The proposed legislation, by Rep. John Conyers and Rep. Earl Blumenauer, would require the EPA to suspend the use of at least four neonicotinoids, including imidacloprid, clothianidin, thiamethoxam, and dinotafuran.
The legislation would prevent the EPA from re-authorising the use of the chemicals as pesticides until the agency conducts a full review of the scientific evidence. It would have to determine there are no unreasonable adverse effects on bees or other pollinators or beneficial insects before allowing them back on the market.
Through their pollination activities, by which bees allow plants to reproduce, bees are responsible for over 125 billion dollars in global food production, including over 20 billion dollars in the U.S., according to the legislation’s findings.
“Neonicotinoids cause sublethal effects including impaired foraging and feeding behavior, disorientation, weakened immunity, delayed larval development, and increased susceptibility to viruses, diseases, and parasites and numerous studies have also demonstrated acute, lethal effects from the application of neonicotinoid insecticides,” the legislation states.
“Recent science has demonstrated that a single corn kernel coated with a neonicotinoid is toxic enough to kill a songbird,” it says.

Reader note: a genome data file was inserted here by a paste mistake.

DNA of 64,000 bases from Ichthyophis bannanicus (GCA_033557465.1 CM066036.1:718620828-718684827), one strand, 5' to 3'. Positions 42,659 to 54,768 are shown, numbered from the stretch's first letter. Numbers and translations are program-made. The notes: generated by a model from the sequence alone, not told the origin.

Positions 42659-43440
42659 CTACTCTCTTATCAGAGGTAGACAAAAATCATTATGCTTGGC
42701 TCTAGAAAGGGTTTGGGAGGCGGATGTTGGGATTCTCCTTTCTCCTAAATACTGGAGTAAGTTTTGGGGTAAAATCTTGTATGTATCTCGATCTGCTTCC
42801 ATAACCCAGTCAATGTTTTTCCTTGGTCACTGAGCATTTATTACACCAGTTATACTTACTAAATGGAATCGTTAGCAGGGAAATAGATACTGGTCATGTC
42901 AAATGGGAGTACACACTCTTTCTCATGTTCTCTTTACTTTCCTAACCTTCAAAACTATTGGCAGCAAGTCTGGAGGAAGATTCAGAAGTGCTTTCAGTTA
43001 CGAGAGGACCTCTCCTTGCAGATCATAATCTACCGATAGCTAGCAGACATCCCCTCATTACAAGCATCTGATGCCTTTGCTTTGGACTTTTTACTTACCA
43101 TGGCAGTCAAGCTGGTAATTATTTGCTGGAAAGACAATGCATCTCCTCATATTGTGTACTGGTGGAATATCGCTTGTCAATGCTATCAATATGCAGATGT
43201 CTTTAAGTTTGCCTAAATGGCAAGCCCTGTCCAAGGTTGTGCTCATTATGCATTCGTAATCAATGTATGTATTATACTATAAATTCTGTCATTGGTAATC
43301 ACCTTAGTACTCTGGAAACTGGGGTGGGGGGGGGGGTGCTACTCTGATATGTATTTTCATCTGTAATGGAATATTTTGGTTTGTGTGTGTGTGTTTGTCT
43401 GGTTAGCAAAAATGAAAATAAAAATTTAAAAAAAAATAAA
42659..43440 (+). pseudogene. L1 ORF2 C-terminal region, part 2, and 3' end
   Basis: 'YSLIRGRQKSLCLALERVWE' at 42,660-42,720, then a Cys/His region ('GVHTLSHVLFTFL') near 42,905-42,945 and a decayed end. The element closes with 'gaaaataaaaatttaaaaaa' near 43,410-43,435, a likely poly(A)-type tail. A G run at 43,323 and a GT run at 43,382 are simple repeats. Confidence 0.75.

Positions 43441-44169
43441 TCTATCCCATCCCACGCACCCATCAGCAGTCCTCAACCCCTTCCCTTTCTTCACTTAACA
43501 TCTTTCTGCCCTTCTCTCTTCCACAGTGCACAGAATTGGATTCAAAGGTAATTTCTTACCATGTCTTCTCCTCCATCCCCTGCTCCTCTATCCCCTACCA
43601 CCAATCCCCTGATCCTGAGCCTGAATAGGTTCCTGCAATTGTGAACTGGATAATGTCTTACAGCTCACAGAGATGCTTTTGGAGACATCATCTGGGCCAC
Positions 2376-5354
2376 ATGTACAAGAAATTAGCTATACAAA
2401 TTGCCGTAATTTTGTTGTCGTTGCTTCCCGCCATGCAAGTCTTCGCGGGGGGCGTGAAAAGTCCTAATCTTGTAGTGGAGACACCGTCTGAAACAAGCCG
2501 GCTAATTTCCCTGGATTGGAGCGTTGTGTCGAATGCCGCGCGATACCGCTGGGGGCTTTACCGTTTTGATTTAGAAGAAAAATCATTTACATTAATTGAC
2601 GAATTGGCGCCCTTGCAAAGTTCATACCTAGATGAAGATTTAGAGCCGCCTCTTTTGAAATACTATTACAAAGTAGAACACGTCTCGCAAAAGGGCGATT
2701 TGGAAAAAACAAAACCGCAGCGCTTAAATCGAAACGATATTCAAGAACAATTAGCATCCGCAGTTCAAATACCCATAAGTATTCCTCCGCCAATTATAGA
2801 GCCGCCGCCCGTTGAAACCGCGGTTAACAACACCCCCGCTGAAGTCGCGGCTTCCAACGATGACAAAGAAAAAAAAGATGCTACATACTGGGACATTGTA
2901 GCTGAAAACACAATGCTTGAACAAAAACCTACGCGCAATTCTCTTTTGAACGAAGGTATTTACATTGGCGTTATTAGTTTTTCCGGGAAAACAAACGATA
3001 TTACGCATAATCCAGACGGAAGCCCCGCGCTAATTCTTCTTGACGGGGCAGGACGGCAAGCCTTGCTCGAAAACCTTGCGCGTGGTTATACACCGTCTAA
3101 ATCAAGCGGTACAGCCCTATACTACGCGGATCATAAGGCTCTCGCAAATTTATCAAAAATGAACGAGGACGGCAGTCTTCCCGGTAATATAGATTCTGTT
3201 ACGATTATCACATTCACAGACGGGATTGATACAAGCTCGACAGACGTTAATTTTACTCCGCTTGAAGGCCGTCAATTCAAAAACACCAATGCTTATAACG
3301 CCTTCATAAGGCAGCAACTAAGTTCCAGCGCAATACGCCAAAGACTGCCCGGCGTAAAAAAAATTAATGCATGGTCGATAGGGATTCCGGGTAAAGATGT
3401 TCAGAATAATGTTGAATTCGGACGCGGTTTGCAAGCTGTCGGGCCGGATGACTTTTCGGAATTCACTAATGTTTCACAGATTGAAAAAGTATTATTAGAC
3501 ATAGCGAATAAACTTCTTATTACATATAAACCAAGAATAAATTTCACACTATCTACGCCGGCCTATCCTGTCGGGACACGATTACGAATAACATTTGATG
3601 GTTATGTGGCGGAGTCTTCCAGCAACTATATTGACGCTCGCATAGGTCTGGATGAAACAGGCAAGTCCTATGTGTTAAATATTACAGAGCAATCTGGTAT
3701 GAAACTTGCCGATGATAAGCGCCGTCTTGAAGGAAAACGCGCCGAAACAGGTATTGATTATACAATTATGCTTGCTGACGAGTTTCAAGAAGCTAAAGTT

In June 2013, over 50,000 bumblebees were killed in Wilsonville, Oregon, as a direct result of exposure to a neonicotinoid that was used not as a pesticide, but to cosmetically improve the appearance of certain trees.
So many bees have already died in the U.S. that just one more bad winter here could cause a major food crisis, one U.S. Department of Agriculture scientist said in the recent report.
O’Neil notes the U.S. House recently approved an amendment to the Farm Bill that would establish an interagency consultation process on pollinator protection, and would establish a task force to address bee decline.
“Passage of that was the first indicator this summer that members of congress were really waking up to this issue,” O’Neil said.